Plants and Animals

Calephelis muticum Swamp metalmark

species photo

Key Characteristics

Wingspan 1-1.3 inches (2.5-3.3 cm). The apex of the forewing is pointed. A small, orange-brown butterfly with metallic markings. Upper surfaces are red-brown with small black spots and two rows of metallic spots. Undersurfaces are bright orange with small black and metallic spots. Caterpillars are green with black dots and covered with long, white hairs and resemble a tiger moth caterpillar.

Status and Rank

US Status: No Status/Not Listed
State Status: E - Endangered (legally protected)
Global Rank: G3 - Vulnerable
State Rank: S1 - Critically imperiled


CountyNumber of OccurrencesYear Last Observed
Barry 1 1959
Berrien 1 1980
Cass 2 1980
Clinton 1 1970
Hillsdale 1 2005
Ionia 1 1953
Jackson 3 2008
Kalamazoo 2 1987
Kent 3 1964
Lenawee 1 1999
Livingston 1 1934
Montcalm 1 1953
Oakland 4 2008
Shiawassee 1 1981
St. Joseph 1 1956
Washtenaw 5 1988
Wayne 1 1930

Information is summarized from MNFI's database of rare species and community occurrences. Data may not reflect true distribution since much of the state has not been thoroughly surveyed.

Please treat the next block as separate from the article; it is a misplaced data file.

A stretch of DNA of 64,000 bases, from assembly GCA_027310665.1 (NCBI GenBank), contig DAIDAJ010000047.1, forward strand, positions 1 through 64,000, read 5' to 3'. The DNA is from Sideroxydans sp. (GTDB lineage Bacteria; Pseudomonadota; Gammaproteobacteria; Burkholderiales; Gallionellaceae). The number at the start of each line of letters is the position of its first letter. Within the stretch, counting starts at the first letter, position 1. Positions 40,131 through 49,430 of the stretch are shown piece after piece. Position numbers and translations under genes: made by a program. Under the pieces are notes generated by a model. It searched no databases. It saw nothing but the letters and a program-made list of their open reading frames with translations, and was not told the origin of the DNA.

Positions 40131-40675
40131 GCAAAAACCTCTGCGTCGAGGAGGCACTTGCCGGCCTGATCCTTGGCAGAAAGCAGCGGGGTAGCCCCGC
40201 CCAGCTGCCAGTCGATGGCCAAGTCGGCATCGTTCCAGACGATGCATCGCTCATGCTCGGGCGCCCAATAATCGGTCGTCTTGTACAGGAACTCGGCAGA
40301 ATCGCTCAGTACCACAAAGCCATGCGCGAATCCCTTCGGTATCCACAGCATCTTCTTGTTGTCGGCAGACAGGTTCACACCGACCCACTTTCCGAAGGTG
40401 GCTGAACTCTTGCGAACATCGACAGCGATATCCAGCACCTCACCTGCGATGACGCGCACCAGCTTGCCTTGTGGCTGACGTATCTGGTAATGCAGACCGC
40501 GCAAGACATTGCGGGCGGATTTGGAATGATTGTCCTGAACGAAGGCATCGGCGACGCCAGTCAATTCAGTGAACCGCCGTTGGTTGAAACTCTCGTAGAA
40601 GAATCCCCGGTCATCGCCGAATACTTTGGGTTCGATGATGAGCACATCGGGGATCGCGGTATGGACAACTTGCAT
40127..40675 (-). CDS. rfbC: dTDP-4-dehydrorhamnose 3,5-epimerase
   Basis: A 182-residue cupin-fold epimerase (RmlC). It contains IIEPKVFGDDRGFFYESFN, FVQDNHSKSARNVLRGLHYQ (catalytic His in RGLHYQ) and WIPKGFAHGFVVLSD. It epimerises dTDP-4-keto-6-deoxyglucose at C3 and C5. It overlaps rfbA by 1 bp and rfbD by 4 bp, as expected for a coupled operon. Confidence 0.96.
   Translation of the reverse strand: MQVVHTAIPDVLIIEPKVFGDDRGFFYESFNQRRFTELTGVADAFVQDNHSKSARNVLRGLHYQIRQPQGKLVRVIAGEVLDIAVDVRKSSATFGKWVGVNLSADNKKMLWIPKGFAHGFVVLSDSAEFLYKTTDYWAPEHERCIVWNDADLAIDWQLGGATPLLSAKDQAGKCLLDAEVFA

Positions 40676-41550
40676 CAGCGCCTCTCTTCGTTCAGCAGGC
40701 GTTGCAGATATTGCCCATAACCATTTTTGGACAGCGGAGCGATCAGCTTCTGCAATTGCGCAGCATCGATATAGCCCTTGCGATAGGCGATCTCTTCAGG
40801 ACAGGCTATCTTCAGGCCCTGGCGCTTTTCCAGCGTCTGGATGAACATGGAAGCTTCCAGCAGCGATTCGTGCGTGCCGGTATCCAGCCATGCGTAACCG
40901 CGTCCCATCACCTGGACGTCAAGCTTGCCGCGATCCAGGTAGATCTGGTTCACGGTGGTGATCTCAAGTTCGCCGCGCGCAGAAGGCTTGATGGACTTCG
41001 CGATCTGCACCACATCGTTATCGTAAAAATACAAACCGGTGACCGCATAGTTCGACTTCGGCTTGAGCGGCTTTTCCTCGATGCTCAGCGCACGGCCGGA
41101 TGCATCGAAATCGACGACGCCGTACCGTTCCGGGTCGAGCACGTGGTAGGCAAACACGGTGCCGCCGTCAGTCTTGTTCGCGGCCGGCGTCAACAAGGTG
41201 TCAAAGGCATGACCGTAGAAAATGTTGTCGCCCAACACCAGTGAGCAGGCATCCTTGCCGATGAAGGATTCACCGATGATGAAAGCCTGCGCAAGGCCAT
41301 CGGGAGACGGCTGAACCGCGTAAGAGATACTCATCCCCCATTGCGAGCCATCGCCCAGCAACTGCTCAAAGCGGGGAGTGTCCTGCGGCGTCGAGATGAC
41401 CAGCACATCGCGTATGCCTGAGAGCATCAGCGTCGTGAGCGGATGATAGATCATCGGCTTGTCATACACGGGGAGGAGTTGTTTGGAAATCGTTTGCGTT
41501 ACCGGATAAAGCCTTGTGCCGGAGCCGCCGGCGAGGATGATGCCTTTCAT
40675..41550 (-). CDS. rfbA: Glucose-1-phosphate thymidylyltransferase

Marshes, wet meadows, openings in tamarack-poison sumac fens, and shrubby cinquefoil seeps.

Specific Habitat Needs

Host plant needed in: Emergent marshPrairie fenSouthern wet meadow.

Natural Community Types

For each species, lists of natural communities were derived from review of the nearly 6,500 element occurrences in the MNFI database, in addition to herbarium label data for some taxa. In most cases, at least one specimen record exists for each listed natural community. For certain taxa, especially poorly collected or extirpated species of prairie and savanna habitats, natural community lists were derived from inferences from collection sites and habitat preferences in immediately adjacent states (particularly Indiana and Illinois). Natural communities are not listed for those species documented only from altered or ruderal habitats in Michigan, especially for taxa that occur in a variety of habitats outside of the state.

Natural communities are not listed in order of frequency of occurrence, but are rather derived from the full set of natural communities, organized by Ecological Group. In many cases, the general habitat descriptions should provide greater clarity and direction to the surveyor. In future versions of the Rare Species Explorer, we hope to incorporate natural community fidelity ranks for each taxon.

Management Recommendations